The pivot slide for the front pony truck has been returned following machining by Mallens together with both crossheads only partly machined. We are now seeking a quotation for whitemetalling the crossheads following the return of the pony truck axleboxes which have undergone the same process. Once the crossheads have been whitemetalled they will need to be finished machined in house together with machining the tapered bore for the piston rods, the latter are partly machined at present.
Various small parts continue to be made for the pony trucks.
Reaming of the bolt holes for securing the slide bars is in progress.
The steam brake cylinder has been delivered and is now fitted in place under the rear end of the loco.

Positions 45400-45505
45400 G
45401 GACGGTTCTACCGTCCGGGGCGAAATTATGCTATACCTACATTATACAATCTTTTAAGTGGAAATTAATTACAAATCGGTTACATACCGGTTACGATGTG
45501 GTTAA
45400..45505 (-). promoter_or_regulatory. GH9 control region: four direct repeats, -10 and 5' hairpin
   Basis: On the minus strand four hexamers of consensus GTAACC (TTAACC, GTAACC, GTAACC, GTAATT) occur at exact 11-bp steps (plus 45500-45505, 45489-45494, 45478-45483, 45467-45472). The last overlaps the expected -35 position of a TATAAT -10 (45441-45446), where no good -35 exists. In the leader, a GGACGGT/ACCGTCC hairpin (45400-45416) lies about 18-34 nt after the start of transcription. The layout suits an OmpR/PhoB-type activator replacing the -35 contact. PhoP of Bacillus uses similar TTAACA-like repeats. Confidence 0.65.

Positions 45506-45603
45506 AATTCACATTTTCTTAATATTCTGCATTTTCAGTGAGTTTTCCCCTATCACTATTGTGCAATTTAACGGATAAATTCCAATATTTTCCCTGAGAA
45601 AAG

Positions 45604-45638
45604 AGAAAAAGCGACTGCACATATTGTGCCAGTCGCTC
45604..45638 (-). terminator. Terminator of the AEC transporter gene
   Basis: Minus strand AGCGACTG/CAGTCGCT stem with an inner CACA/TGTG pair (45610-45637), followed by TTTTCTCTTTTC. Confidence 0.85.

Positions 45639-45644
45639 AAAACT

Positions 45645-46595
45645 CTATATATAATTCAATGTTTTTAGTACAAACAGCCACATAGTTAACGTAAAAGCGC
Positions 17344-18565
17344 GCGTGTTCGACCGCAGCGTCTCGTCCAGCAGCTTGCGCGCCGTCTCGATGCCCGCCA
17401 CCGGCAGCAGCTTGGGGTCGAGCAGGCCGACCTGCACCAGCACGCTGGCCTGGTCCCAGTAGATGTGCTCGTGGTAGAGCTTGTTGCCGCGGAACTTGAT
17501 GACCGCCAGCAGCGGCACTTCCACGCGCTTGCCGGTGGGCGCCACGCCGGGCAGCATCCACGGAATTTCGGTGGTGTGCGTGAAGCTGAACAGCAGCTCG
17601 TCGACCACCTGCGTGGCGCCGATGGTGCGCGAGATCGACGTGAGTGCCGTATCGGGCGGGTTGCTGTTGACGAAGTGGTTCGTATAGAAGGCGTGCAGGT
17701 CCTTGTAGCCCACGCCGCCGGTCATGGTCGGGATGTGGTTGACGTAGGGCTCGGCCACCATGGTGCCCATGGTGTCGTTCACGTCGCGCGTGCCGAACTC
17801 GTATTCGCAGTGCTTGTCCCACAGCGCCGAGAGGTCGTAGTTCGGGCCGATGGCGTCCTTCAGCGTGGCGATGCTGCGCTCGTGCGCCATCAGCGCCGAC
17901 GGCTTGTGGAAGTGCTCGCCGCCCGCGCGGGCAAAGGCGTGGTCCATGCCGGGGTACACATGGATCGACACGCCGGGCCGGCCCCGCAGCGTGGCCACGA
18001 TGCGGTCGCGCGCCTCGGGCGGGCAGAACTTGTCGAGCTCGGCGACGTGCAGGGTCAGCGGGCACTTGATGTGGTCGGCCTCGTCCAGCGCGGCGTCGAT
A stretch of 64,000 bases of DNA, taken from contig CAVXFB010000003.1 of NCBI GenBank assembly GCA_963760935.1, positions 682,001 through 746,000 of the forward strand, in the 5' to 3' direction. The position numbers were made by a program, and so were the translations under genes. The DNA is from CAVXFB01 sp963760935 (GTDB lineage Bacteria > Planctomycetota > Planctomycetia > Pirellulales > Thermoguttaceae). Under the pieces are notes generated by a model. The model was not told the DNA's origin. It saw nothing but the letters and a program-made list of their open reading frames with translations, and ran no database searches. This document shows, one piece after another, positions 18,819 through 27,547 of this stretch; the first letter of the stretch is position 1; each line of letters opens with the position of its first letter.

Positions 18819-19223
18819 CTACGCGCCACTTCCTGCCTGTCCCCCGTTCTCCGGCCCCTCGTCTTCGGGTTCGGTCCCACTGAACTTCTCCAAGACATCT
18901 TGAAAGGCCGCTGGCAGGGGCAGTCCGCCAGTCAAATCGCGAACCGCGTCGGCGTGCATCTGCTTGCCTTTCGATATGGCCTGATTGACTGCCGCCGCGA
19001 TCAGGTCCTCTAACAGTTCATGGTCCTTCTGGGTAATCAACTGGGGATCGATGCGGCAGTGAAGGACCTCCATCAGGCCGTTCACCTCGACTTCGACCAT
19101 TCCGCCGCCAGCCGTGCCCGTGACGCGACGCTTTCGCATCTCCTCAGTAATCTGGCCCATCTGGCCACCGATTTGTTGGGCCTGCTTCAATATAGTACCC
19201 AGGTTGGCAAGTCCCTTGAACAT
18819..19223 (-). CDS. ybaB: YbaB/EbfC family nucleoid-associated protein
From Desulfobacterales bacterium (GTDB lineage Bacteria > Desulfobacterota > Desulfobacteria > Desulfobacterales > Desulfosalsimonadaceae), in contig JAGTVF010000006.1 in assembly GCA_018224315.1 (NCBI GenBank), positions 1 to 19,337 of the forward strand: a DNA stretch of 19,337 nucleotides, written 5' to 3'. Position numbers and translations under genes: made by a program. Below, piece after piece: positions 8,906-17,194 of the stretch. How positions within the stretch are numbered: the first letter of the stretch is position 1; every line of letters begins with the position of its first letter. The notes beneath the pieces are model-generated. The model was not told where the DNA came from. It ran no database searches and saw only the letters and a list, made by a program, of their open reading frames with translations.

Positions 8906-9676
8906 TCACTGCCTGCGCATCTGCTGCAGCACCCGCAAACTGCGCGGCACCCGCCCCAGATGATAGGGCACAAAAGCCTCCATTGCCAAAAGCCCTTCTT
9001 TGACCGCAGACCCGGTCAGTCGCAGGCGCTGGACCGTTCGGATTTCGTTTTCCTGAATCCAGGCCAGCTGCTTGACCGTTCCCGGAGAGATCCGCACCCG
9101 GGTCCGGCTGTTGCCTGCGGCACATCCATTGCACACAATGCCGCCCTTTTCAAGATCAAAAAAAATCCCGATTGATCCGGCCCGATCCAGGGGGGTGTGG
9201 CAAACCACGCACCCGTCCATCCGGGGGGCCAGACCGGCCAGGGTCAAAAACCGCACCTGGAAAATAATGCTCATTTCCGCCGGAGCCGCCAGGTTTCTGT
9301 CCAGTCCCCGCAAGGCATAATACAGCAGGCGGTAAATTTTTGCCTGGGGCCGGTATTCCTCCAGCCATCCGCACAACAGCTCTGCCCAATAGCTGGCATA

A start has been made on repainting some of the weatherworn areas of the loco's chassis.
Sharp-eyed visitors to our Bridgnorth site may have spotted an old loco chimney adjacent to the black shed, sometimes used as the base for a work surface. It was inherited by Tony and myself from John Besley in 2003, and for many years resided in my garage until Alvin Barker kindly brought it down to the SVR.
The original intention was to have it restored and use it on 82045, but in view of the damage it had incurred over the years it was decided to go for a new casting, and that is what you will see sitting atop the engine now. It is not beyond redemption - there are firms out there who specialise in the repair of old castings - but we anticipate that any interest in it is likely to be as a garden ornament, plant container or something of that sort.